Our relationship is reversed, since I'm the junior person. The few times I have received feedback on my playing, it has been a general observation that led me somewhere. For example, a while back he observed that in my work with tempo and rhythm, I did not seem to have an internalized sense of meter - and left me to pursue what that might mean. At other times he remained silent about an observation, realizing that I was not "there" yet, or that my teacher had a reason for not addressing this thing and not wanting to interfere in that process.

Since this was addressed to teachers in the teacher's forum and I'm answering as a student, I am happy to see corrections to anything I have written.

Keystring

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#925199 - 07/16/08 10:04 AM Re: Advanced Student Practice Time
Piano*Dad Offline
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I understand the tradeoff between time on the bench and the efficiency of that time. But that is not really the issue I'm asking about, except, I guess, as it figures into whether or not a teacher individualizes their expectations.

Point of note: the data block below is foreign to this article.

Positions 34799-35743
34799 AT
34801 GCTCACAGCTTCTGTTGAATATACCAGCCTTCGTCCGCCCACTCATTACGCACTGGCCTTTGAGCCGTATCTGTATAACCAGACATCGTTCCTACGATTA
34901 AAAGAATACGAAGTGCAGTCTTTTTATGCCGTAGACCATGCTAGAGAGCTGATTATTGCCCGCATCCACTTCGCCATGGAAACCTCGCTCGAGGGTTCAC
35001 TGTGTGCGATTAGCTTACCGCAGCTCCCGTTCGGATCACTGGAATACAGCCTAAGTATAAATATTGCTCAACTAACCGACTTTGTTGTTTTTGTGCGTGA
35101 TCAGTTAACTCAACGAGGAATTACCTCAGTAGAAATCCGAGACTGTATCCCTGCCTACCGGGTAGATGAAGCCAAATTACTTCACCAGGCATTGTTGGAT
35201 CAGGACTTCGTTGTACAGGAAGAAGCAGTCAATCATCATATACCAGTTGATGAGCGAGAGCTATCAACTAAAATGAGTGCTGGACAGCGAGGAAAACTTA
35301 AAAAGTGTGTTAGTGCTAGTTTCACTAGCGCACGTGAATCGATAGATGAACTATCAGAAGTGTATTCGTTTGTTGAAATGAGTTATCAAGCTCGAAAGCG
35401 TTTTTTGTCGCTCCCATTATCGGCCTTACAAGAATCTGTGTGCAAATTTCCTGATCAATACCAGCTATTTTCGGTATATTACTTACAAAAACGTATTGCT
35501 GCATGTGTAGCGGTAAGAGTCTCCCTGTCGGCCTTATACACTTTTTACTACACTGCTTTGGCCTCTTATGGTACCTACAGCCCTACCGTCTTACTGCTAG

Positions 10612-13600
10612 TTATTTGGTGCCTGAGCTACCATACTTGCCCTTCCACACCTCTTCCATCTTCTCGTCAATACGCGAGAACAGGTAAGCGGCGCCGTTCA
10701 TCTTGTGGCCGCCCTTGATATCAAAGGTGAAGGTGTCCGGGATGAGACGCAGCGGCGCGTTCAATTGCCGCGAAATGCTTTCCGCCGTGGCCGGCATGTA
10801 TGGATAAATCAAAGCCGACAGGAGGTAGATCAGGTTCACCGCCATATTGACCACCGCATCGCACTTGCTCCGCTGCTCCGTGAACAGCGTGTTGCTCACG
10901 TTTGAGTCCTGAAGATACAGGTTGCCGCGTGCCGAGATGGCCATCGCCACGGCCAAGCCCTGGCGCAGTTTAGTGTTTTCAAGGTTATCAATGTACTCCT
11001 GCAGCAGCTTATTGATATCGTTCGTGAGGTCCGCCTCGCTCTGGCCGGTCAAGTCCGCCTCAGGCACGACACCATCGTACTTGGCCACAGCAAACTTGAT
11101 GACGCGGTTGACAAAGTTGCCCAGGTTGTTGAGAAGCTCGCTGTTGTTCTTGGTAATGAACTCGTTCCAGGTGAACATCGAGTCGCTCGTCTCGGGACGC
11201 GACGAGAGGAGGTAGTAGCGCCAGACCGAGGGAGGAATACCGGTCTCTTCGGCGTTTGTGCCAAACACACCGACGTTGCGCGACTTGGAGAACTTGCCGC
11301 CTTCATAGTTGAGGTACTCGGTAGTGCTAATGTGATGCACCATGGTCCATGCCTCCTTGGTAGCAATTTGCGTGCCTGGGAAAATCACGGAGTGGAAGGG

The tradeoff between time and efficiency is not linear. No matter how effectively you practice you cannot accomplish your goals in 20 minutes.

So, assuming a certain level of efficiency, what are the amounts of time you expect in order to meet your teaching goals? .... and all the other aspects of the question.
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#925200 - 07/16/08 10:13 AM Re: Advanced Student Practice Time
Morodiene Online   content
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I guess one would have to look at how long it would take to play through a given piece under tempo and add up all the pieces a student is working on (since that is most likely what they will do to practice anyways). Then add time for concentrated work on difficult passages (assuming they do this at all), and that should give you an idea of the time needed.
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#925201 - 07/16/08 10:16 AM Re: Advanced Student Practice Time
John v.d.Brook Offline
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PD, I provide my students who have reached upper Intermediate repertoire (easier Debussy, Mozart Sonatas, etc.) a little practice plan. It outlines how they should structure their daily practicing, not time involved. That aspect becomes obvious when putting the plan into effect.